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Toledo’s Olde Towne neighborhood, blighted in some areas with abandoned homes and unkempt vacant lots, will have 40 homes constructed over the next eight months, Mayor Mike Bell, Mercy St. Vincent Medical Center, and a coalition of nonprofit organizations announced Friday.
The $10.4 million project is to be completed by April, said Bill Farnsel, chief executive of NeighborWorks Toledo Region.
The 40 single-family homes will be built immediately west of the St. Vincent campus and near Scott High School.
While the homes are scattered throughout the area, they are clustered in three distinct locations near the medical center.
“Community development activities are a vital piece of neighborhood revitalization,” Mr. Farnsel said. “A collaborative effort made up of housing industry professionals have worked together to make this idea a reality.”
A group that included Mayor Bell and U.S. Rep. Marcy Kaptur (D., Toledo) made the announcement.
The first eight homes are being built in the 300 block of Machen Street across from Scott.
The $10.4 million in funding includes $8.8 million from private equity, $750,000 from federal HOME funds through the city of Toledo, and $300,000 from NeighborWorks.
There also was a $1 million loan from the Ohio Housing Finance Agency and a $7.7 million loan from Key Bank.
Twenty of the lots were purchased for the project for $200 each from the Lucas County Land Bank. Of those, 14 were vacant and six had structures that the Land Bank razed.
In all, 92 former lots — many of which were too small individually to build homes according to current code regulations — were combined or used for the 40 homes. Half of the homes will have three bedrooms and half will have four.
Income-restricted renters will be able to purchase the homes after 15 years.
“We received over $1 million in tax credits for this project from [the Ohio Housing Finance Agency],” said Matt Sutter of NeighborWorks.
“It was a very competitive application. They received about 100 applications throughout the state and fund 20 to 25 projects a year... We are excited to be part of this community again.”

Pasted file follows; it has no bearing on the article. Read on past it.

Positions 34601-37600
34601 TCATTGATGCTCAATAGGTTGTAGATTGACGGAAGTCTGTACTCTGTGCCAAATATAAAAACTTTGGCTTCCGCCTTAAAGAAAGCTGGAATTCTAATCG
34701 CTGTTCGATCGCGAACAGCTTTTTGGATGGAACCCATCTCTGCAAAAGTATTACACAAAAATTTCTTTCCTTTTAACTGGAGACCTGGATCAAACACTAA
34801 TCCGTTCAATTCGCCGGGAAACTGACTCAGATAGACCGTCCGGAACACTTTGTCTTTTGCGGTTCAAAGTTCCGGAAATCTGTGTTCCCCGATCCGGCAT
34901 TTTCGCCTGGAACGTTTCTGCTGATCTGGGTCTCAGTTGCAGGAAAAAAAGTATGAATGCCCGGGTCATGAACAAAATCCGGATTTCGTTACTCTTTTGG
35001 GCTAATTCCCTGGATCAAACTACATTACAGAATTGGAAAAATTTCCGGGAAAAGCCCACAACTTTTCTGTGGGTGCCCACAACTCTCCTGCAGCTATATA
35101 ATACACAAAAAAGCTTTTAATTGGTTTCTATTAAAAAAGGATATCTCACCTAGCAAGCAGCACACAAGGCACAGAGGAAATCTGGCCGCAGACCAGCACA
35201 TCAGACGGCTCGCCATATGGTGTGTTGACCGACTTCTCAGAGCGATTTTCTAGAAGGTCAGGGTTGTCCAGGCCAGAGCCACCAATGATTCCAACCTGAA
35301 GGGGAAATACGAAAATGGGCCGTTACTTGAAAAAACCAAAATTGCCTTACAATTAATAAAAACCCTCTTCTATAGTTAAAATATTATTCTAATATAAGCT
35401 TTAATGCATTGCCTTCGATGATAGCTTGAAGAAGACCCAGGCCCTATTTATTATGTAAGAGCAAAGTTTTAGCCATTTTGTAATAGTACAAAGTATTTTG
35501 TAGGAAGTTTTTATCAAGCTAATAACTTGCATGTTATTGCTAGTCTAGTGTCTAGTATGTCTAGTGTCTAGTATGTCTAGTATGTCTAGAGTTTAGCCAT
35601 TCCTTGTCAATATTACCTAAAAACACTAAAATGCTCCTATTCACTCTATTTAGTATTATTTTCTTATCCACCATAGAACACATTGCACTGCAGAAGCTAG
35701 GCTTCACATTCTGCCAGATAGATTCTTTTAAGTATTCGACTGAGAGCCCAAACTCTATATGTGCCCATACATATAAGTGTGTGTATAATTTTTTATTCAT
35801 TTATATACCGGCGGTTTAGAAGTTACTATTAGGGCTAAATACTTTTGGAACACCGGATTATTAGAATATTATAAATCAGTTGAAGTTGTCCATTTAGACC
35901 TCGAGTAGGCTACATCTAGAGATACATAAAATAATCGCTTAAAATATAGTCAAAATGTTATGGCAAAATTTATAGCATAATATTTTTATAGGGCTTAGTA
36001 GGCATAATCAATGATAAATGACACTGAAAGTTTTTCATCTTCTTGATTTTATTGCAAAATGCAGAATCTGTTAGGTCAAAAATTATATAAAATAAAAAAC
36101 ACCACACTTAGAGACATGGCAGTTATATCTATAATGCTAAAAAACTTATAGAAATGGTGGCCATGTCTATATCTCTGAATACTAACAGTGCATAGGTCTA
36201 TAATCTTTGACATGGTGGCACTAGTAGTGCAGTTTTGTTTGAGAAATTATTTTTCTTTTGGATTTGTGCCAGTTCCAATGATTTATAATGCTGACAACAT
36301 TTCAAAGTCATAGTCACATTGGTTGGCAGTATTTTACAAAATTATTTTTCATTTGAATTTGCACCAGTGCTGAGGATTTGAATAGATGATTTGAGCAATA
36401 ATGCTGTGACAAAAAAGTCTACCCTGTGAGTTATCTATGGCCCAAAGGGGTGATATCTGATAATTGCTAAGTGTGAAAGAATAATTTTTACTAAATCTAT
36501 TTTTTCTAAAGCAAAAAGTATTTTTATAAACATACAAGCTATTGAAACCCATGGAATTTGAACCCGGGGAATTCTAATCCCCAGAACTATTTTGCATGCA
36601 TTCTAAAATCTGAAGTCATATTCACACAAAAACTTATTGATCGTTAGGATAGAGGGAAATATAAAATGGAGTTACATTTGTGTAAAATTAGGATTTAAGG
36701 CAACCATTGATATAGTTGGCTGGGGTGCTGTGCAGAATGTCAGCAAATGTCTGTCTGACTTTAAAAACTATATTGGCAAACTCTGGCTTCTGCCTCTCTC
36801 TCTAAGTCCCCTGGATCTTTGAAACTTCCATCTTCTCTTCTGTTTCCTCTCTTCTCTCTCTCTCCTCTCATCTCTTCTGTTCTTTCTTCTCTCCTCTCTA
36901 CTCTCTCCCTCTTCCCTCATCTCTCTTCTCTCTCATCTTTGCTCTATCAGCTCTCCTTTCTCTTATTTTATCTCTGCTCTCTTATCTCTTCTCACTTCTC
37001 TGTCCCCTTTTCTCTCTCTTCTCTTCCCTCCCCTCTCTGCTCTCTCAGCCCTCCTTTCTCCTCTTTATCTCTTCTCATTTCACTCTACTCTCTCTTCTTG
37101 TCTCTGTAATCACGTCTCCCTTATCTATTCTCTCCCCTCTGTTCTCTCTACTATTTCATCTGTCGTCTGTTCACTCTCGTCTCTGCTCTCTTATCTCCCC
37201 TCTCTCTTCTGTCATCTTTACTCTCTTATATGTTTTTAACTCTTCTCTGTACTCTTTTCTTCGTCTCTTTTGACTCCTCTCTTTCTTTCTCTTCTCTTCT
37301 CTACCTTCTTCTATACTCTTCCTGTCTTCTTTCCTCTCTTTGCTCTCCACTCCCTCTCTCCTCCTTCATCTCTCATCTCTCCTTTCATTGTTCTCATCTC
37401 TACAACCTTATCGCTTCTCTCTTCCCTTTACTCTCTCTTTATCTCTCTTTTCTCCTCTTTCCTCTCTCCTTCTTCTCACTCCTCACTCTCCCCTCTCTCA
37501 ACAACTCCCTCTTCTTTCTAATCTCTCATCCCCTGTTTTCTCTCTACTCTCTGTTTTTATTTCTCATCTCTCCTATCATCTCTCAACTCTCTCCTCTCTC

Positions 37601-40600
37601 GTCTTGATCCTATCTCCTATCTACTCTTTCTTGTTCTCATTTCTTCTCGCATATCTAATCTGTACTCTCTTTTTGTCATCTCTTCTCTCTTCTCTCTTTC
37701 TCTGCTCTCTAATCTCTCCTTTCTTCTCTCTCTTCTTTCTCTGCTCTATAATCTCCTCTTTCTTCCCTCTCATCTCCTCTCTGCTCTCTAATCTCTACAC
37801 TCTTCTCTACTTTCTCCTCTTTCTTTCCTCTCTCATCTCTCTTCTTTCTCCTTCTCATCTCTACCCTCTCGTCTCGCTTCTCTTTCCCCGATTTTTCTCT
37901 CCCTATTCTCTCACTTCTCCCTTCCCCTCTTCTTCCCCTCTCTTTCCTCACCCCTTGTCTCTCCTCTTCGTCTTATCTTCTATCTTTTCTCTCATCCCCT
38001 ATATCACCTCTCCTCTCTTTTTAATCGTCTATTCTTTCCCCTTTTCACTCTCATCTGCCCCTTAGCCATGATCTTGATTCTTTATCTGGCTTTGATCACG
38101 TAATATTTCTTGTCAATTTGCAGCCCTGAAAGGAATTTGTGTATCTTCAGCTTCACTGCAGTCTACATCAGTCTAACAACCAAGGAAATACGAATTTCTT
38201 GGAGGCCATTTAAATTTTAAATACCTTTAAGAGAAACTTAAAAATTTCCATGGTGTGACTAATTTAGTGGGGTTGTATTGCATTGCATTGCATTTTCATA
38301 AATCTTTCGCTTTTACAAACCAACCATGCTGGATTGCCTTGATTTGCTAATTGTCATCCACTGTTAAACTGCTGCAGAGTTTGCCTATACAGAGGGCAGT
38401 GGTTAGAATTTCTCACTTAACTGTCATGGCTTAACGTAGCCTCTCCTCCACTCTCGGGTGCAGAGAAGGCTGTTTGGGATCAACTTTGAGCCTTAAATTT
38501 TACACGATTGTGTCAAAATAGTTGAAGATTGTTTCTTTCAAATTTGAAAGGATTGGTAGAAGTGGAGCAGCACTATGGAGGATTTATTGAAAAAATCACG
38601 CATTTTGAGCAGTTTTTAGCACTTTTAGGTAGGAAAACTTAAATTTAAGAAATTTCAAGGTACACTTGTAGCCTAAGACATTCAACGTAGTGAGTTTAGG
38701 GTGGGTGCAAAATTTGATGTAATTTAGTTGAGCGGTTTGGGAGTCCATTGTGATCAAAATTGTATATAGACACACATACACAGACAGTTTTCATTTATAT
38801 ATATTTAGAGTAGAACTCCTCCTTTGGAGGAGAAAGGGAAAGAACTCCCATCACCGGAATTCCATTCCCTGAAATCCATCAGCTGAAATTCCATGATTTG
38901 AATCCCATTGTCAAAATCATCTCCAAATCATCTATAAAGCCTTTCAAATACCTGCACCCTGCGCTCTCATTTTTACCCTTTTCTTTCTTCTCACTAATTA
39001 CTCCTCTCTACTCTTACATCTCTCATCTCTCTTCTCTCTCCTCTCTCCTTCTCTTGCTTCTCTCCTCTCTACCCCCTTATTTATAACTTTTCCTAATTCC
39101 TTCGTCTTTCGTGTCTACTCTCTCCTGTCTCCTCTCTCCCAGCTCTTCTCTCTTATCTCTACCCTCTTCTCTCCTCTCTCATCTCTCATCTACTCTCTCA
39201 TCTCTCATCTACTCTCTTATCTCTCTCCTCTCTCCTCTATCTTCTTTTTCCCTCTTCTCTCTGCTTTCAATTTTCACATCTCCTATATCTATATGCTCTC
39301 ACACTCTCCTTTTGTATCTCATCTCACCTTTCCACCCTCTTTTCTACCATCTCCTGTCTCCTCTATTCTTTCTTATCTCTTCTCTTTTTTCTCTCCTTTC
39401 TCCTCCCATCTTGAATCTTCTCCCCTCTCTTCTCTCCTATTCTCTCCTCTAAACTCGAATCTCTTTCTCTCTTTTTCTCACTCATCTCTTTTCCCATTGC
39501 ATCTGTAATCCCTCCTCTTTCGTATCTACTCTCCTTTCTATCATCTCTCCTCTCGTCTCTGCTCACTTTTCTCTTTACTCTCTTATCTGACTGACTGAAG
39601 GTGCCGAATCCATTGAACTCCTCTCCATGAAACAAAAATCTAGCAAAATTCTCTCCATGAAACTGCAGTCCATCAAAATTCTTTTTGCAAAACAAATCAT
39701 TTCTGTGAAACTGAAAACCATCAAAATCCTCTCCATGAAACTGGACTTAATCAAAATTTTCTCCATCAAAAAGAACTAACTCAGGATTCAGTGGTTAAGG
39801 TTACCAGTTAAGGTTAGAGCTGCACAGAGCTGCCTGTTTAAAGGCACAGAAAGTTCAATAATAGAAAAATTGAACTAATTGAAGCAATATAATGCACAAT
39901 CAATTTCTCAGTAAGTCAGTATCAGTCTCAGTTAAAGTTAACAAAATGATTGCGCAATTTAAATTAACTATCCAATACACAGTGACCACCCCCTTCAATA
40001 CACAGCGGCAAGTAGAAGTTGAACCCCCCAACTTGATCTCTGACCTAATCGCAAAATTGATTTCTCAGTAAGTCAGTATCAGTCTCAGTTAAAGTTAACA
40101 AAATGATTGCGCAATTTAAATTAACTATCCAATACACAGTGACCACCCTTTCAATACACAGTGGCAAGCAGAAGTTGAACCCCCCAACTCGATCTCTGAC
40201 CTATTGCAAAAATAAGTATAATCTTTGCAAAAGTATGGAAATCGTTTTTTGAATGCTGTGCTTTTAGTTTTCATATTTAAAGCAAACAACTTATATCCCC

The project is the housing component of the “Cherry Street Legacy Plan,” he said.
“Affordable housing was a need that was identified,” Mr. Sutter said.
Carol Martin, chairman of the Toledo Old Towne Block Watch, said the neighborhood has “started stabilizing” with the help of St. Vincent, a partner in the project.
“We want new neighbors, we enjoy new neighbors,” she said.
Mayor Bell said the project is one of the first steps to recreating the neighborhood.
“All these people [are] coming together because they want to see quality of life,” the mayor said. “It is about all of us coming together. There is no simple solution.”
In late 2010, Mayor Bell, a number of Toledo's community development corporations, and St. Vincent announced the Cherry Street Legacy Plan, which is aimed at improving the neighborhood surrounding the hospital.
The collaboration between Mercy and the neighborhood includes a strategic demolition plan with blighted homes coming down, development of a crime reduction plan, resurfacing of Bancroft Street, approval of upgraded lighting in the area, and the cleanup of several alleys in the area, as well as a park.
In 2005, the hospital provided grants to four community development corporations in the area to convene community meetings and gather input from residents.
Mr. Bell, who grew up in North Toledo, said he appreciated “the work that Mercy Health Partners is doing and the investment they are making to revitalize the Cherry Street neighborhood.”